What does God say to us in disaster?

Will Crawford —  May 25, 2011

Our news has been filled lately with natural disaster followed by natural disaster. Just yesterday, we heard that over 126 people died from a tornado that hit the town of Joplin, Missouri. This happened less than a month after over 300 people perished in Alabama from a similar disaster. Earthquakes, floods, tornados, hurricanes, tsunamis, not to mention other tragedies people face… Is there something God is trying to teach us or say to us through all of these events? Some have suggested that these events are a judgment upon humankind by God. The rational is that, for one reason or another, God is angry with us and therefore these things occur as wrath or judgment. Others suggested it has no bearing on that at all and that these events occur simply because of the sin which came into the world at ‘The Fall’. In this way then, these tragedies all happen as part of the price of being human in a fallen world; it’s just part of life.

I’m not sure how qualified I am to give anyone a definitive answer to such a deep, profound and human question. I’ve seen these events, and the devastation they produce, at a distance in that this type of tragedy has never affected my private property or family. However, as a pastor, this is one of those questions that gets asked a lot, both by those who observe tragedy and those who go through it themselves. Over the years I have wrestled with this question like so many other people and have embraced an answer I think most answers the dilemma of tragedy in our lives. The heart of this answer is found in an answer Jesus gave to a disaster that happened when he was upon the earth. It is found in Luke 13:4-5. Jesus refers here to a tragedy that occurred when the tower of Siloam fell killing 18 people. As with many other situations, people were looking to Jesus to tell them whose sin or what sin caused the hardship these people were facing. They were trying to get Jesus to assign blame for the tragedy, but Jesus doesn’t do that. He doesn’t say that this incident was to prove that someone was guilty of sin or that someone’s actions were being punished for wrong doing.

Jesus looks at this disaster another way. He sees it as a reminder, or a life message, to all who experience this tragedy. The message is very simply this, “No matter how awful or tragic the event is that you have witnessed, remember this, there is a far greater, far more severe, far more tragic fate that befalls all who are not in relationship with God. It is eternity separated from God!”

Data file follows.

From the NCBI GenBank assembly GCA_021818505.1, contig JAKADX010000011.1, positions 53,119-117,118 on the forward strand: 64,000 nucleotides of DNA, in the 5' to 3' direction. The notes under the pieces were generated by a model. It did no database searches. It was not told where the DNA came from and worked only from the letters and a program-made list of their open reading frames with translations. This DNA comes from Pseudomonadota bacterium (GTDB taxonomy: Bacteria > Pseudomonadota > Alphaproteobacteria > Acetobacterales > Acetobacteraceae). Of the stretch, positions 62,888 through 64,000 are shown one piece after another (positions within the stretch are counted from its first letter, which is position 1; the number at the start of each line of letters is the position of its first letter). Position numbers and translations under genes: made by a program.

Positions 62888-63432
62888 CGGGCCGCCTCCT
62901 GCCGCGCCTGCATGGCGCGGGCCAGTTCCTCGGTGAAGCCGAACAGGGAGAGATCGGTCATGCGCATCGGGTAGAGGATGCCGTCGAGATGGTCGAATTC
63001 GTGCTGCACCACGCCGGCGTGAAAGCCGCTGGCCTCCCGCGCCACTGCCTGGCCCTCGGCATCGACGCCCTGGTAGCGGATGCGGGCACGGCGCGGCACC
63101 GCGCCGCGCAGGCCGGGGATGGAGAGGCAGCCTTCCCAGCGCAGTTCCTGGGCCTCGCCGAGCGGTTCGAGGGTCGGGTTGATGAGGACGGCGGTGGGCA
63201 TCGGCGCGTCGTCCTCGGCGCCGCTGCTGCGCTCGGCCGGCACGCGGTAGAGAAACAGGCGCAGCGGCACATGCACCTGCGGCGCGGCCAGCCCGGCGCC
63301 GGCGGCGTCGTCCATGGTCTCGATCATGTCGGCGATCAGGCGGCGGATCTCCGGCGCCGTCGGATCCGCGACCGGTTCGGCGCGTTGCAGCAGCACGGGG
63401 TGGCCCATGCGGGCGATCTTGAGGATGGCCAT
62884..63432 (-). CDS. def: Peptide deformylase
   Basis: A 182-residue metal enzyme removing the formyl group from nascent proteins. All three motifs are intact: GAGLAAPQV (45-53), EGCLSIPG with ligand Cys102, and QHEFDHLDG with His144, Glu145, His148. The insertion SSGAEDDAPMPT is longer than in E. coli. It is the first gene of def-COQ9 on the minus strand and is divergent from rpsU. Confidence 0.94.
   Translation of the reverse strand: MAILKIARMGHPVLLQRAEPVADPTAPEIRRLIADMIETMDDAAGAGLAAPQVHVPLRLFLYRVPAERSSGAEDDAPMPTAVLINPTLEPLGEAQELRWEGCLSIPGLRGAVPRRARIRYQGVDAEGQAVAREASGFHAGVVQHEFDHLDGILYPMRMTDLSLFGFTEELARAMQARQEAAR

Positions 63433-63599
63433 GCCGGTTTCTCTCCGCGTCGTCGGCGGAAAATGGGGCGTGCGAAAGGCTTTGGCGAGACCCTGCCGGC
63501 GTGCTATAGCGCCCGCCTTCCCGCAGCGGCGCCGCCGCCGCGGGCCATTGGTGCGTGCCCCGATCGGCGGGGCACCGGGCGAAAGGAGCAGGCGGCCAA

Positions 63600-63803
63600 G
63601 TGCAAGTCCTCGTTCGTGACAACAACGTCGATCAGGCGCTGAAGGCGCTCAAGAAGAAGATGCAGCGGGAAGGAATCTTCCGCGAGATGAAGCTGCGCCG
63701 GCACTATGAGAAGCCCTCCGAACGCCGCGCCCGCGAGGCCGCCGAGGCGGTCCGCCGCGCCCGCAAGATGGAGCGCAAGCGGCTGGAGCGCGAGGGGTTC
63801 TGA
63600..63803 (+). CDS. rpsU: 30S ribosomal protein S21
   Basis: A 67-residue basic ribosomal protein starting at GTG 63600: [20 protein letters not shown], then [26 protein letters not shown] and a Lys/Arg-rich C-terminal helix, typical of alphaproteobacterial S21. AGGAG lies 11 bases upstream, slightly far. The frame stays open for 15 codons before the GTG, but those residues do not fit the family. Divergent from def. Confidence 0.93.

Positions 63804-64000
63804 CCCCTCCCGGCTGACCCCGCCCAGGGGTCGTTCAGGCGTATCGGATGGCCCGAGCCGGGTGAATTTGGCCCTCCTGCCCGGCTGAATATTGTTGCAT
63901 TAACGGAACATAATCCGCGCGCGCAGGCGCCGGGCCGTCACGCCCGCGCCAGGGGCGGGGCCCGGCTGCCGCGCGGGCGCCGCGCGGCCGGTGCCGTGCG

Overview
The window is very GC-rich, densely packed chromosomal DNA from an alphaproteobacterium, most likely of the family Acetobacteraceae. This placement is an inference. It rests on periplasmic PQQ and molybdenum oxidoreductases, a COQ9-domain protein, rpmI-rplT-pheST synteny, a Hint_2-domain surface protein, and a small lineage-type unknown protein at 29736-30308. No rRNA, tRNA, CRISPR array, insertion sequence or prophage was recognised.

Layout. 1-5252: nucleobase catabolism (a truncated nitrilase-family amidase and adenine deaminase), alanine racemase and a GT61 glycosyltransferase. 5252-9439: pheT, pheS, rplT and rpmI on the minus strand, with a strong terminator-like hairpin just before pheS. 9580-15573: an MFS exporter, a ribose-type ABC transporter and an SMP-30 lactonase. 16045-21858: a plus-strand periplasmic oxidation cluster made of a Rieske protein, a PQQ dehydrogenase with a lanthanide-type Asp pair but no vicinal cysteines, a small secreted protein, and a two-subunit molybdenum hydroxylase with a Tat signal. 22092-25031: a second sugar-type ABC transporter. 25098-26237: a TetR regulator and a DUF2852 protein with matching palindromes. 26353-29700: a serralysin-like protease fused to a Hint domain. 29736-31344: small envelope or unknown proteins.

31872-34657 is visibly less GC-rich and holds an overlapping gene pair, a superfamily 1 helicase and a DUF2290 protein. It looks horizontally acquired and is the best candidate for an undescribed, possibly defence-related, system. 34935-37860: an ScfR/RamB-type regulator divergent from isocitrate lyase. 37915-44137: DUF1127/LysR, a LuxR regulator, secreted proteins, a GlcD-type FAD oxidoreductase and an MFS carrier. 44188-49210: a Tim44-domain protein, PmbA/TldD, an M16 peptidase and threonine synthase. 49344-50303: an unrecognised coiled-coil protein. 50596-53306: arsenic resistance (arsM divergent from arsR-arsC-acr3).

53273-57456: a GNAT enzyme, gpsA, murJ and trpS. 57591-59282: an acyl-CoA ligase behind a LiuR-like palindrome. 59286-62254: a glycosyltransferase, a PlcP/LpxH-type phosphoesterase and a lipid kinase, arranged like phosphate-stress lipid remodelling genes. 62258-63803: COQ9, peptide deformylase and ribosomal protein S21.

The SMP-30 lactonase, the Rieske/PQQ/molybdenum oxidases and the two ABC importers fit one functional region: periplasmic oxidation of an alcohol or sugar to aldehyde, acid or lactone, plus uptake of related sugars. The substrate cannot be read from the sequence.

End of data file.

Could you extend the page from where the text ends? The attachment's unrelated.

Please don’t get me wrong, these events we’ve witnessed are tragic. The issue is whether we are allowing the witness of such events to help us ask the right questions. Our immediate response may be “God why did you allow this to happen?”, but we also need to ask “If this had been me and I were to die, (and there is no reason it couldn’t be), would I spend eternity in relationship without or apart from God?” The first time I ever heard the lessons of tragedies taught this way was from John Piper after the collapse of the bridge in Minneapolis where 13 died. My immediate response was, “I’ve been asking the wrong questions to tragedy and missing the message and opportunity to learn tragedy provides.”

The wisest man who ever lived, King Solomon, said this “It is better to go to the house of mourning than to go to the house of feasting, for this is the end of all mankind and the living will lay it to heart.” Eccles 7:2 ESV. We learn how to live when we consider our own deaths. In a culture that seeks to ignore death and push it away with the pursuit of pleasure, we are keeping ourselves from asking the most pressing questions and learning life’s most important lessons.

I’d love to know your thoughts. How do you handle the tragedy you see around you?

Will Crawford

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